When audiences come to us — that is to say, attend our performances — they come for a reason. They seek, and they demand. And rightfully so, of course, because let’s not forget that they have already honoured us first and offered us one of their most precious properties; their time. So, we have to honour them back, if I may say, thank them for coming, and offer them our music as a token of our gratitude. In this article, we talk about the things our audience seeks from us, the performers. 

Here’s some of them:

  1. Audiences seek their own satisfaction. That goes without saying, of course, and that is the first and foremost thing that an audience (and every human being in this life of ours, to be honest) cares about before they commence doing something. Audiences want to have a meaningful evening that will inspire THEM, will lift THEIR spirits and leave THEM fulfilled and regenerated. 

  2. The gestalt of your individual performance; The audience wants the aroma that your concert emanates and its enchanting aftertaste. They want to exit your concert venue thrilled, with their hearts pumping with excitement. 

  3. The gestalt of you. Through your music an audience will forge an idea of what you represent in life and what is essentially, well, you; they want to have more of that aura that you, customarily, give in your performances, and that’s why they may keep coming to your performances in the future. At the same time, the things they may not interest them that come from you, such as your political or religious views, will, however, inadvertently shape your sound, and thus, if the audience likes your art through your sound, they will, somehow, like you as an individual as well.

  4. Your own interpretation of a piece they like; Your fans might like how you particularly phrase that nocturne by Chopin or your classical-piano take on Kapustin’s jazzy studies. 

  5. To experience new music. Audiences often want to test their ears with new composers and their latest creations.

  6. An audience might be in the process of seeking new and refreshing interpretations on established repertoire. Not wise for a pianist to attempt, but let us be open and accept this as a possibility.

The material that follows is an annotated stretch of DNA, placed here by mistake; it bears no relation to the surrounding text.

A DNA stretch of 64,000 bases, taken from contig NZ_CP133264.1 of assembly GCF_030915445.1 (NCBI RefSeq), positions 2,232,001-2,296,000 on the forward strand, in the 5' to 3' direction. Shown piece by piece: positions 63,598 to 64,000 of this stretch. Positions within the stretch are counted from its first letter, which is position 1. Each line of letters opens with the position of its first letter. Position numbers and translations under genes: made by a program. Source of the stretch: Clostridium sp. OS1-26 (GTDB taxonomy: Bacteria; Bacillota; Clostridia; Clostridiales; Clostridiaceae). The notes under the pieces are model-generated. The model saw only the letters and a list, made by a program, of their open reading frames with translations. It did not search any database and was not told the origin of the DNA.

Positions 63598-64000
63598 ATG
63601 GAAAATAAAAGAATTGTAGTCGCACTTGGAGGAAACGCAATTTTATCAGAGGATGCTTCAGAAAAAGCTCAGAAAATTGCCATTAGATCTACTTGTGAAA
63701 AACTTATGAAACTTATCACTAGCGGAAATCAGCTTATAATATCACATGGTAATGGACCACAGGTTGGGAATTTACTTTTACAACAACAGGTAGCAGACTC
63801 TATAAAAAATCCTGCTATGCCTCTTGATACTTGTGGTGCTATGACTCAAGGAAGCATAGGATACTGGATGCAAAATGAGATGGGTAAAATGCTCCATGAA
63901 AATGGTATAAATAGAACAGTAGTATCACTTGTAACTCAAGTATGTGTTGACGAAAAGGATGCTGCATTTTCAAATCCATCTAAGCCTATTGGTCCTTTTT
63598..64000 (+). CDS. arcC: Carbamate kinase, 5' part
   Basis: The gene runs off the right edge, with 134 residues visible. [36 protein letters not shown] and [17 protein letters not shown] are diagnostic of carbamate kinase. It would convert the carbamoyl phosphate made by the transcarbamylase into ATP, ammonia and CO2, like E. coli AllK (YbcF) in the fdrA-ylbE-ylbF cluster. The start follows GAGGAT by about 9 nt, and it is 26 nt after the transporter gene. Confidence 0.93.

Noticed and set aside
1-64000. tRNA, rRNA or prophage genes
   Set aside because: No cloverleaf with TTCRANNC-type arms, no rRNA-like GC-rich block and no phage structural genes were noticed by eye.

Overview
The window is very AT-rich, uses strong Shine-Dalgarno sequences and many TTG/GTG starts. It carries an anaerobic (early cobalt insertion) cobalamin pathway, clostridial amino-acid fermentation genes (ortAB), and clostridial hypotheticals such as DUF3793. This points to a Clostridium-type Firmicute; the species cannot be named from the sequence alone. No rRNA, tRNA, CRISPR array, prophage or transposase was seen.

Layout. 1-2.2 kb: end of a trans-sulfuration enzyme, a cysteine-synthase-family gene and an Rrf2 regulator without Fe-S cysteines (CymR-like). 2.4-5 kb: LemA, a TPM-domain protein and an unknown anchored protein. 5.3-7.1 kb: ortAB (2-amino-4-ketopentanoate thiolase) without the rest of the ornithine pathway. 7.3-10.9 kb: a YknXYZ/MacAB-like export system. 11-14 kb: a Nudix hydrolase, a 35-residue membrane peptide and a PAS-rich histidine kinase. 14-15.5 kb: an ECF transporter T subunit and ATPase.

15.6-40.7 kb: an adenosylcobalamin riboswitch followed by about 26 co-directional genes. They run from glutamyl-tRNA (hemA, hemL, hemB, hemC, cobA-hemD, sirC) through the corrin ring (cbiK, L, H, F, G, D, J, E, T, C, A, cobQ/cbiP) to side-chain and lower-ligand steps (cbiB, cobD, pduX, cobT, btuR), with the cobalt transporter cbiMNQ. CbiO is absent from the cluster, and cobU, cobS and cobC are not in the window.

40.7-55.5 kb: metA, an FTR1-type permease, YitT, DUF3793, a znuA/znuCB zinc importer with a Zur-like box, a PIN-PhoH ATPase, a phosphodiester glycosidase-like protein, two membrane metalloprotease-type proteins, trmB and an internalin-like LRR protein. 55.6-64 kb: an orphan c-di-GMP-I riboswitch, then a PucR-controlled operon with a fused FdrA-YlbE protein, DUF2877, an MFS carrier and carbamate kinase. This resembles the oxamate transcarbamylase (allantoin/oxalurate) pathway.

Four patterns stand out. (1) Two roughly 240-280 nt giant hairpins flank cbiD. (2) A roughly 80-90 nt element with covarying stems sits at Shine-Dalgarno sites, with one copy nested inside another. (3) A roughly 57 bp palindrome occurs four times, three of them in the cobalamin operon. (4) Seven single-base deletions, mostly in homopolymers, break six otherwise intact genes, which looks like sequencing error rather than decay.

7. They might just want to re-taste an established interpretation on a piece they like, because you wouldn’t necessarily go to a concert demanding a radical approach to the Waldstein, for example -We tend to leave classic repertoire “as is”. Eccentricity or differentiation in interpretational approach is not always a reasonable goal for a pianist and could not necessarily come in line with what the composer themselves ultimately wanted. 

  8. To come closer to understand the meaning of life. Their coming to you is a conscious endeavour to understand the world and relish on its beauties, but not see its ugliness. So, you better play those notes correctly and usher those people further in apprehending a possible “meaning” of life. 

  9. Audiences come to you to become better. It’s an innate predisposition of humans to improve and to move forward in a “right” direction through the “right” medium, a medium they have pre-defined. Thus, you owe to be respectful and honoured by your fellow passengers on life’s train.  

Before closing this, I would say that if I were you, I would concentrate on the last two things on the above list; because they show that humanity has indeed unique, honourable intentions. Even though I know that all the things we do are to ultimately benefit us and our own wellbeing, I would remain on the more romantic and idealistic side of life and keep believing that we still do things altruistically. 

Oh, no. Altruism is still ME, ME, ME. 



Copyright © Nikos Kokkinis 31 March 2019

Many thanks to Jonas Jacobsson for the powerful image used in this article. Please, do visit below for more Wonderfull images.

Would you like me to write for your publication or magazine? Please, write to us below to discuss your requirements.

13 + 4 =

Support Piano Practising on Patreon and Get Great Perks.
Become a patron at Patreon!